The Library has limited operations this fall. Visit our Return to Operations guide for information on available services.
Please Ask Us!, email email@example.com, or text 479-802-0570 if you need assistance.
Who created the information? Affiliations, qualifications/credentials, reputation, contact info, etc. Who published it? Who paid for it? Does the creator or publisher have a bias or a point-of-view that might affect the information?
What is the evidence? Do the claims make sense? Can claims be fact-checked? Are stories, hearsay, or innuendo used as “proof?” Do the facts given logically lead to the conclusions made?
When was the article published? When was it revised or updated? Is timeliness important for the topic or not?
Where is it published – popular magazine, academic journal, blog, news, website, etc.? If it’s a website, what kind? Newspapers, magazines, and some journals web publish. Was the information edited, reviewed, or refereed? By whom? Where did the author get their information? Are they citing sources? If so, are those sources credible?
Why was the information created? How is it meant to affect its audience? Why are they telling me this? To inform, teach, sell, entertain, persuade, or something else?
Who or what is missing that might change the interpretation or understanding of the information?
Source: Who is providing the information?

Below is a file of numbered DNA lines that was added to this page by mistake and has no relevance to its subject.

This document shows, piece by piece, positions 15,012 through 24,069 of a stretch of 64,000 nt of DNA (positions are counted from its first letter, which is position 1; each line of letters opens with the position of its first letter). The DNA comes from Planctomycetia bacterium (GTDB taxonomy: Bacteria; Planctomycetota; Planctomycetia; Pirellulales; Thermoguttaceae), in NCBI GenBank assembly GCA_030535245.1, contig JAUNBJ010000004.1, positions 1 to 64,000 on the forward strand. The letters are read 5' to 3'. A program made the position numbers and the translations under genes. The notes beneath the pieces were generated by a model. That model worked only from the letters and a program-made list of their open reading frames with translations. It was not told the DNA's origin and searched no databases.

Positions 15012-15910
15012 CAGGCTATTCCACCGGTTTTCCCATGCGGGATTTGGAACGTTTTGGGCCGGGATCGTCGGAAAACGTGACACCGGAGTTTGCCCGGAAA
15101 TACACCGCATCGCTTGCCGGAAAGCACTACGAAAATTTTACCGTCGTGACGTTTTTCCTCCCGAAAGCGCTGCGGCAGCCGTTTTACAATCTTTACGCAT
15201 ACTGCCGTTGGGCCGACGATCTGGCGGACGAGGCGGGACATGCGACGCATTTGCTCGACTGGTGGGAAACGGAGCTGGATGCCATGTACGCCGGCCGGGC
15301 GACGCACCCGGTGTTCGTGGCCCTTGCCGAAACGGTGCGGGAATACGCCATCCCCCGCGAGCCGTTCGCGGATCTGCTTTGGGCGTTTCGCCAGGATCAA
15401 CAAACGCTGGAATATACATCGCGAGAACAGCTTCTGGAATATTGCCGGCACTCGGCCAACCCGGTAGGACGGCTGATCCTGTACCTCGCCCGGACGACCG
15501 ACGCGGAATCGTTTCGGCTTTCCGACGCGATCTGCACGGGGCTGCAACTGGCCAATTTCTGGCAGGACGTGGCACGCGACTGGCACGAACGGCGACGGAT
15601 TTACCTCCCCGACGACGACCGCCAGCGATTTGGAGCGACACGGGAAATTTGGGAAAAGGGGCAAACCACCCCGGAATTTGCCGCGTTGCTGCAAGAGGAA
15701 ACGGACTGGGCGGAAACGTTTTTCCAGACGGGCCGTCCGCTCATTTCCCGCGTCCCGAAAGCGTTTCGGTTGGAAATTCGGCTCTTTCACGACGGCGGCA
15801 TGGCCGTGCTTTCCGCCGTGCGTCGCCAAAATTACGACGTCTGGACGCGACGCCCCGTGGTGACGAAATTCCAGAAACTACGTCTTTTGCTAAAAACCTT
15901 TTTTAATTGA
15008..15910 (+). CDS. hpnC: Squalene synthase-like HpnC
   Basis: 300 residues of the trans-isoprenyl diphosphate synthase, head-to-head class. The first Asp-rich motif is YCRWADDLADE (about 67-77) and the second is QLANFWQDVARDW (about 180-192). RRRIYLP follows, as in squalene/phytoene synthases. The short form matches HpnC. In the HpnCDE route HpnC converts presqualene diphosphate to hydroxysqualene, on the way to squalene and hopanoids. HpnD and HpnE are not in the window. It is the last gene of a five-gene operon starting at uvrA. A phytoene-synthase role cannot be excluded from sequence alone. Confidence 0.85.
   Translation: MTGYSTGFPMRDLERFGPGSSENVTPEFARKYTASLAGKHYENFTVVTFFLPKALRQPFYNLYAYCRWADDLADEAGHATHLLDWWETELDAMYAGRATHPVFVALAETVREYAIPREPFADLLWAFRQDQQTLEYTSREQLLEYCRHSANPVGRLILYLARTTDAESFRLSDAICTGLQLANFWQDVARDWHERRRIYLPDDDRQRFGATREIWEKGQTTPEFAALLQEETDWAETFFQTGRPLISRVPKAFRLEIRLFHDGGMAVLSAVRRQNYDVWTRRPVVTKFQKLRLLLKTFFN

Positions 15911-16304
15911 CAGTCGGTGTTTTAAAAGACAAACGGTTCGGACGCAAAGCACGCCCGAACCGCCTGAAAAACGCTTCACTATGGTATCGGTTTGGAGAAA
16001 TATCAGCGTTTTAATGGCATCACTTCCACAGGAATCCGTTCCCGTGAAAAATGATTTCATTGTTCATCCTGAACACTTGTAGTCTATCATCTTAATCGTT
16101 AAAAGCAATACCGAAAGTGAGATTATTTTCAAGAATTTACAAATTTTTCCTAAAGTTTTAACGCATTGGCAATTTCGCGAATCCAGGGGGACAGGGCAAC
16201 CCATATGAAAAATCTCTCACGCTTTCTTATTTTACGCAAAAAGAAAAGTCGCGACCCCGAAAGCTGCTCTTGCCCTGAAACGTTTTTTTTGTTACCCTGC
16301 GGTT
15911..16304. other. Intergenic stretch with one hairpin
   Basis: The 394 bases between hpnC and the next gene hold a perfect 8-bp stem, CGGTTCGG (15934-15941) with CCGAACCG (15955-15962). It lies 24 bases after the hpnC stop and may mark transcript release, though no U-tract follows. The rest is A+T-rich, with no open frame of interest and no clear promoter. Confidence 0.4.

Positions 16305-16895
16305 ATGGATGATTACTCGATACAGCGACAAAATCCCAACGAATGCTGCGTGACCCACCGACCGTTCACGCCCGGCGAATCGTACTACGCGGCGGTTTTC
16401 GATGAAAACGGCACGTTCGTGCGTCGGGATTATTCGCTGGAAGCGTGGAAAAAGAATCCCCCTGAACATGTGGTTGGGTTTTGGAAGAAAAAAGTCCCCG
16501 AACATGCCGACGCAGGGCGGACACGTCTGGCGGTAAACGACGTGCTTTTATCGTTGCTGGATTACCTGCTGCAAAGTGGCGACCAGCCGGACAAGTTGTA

Motivation: Why are they telling me this?
Evidence. What evidence is provided for generalizations?
Logic: Do the facts logically compel the conclusions?
Left Out: What’s missing that might change our interpretation of the information?
Currency: How timely is the information?
Relevance: How closely does the information meet your needs?
Authority: Who or what is the source of the information?
Accuracy: How reliable, truthful, and correct is the content?
Purpose: Why does the information exist?
Primary sources are original documents, objects, or media created during the time of the event being researched, or by an individual(s) who directly experienced an event, made a discovery, or created a new work of art. They are raw materials with a direct relationship to whatever is being studied.
Examples: photographs, speeches, diaries, editorials, letters, interviews, historic artifacts, works of art, musical scores, performances, literary works, survey research, legal documents, proceedings, patents, video or audio recordings of events being studied, etc.
Secondary sources are a step removed from the original source. They may comment or build upon original primary sources.
Examples: second-hand reports on events, research, or works created by someone else at a different time or place; criticisms; reviews; interpretations; citations; etc.
Tertiary sources typically compile and condense a range of primary and/or secondary sources into an easily-digestible format.
Examples: encyclopedias, almanacs, timelines, bibliographies, directories, fact books, etc. (Note: Many of these are also considered secondary sources.)
Across disciplines, contexts, and perspectives, the definition of primary, secondary, and tertiary sources differ. Some scholars consider encyclopedias secondary sources, while others consider them tertiary sources. In today’s environment of digitized content, most would contend an online image of a primary document or transcript is sufficient, while others might argue the original physical copy is essential for primary research. Like many areas of study, distinctions are fuzzy and subject to interpretation. When in doubt, clarify your instructor’s expectations.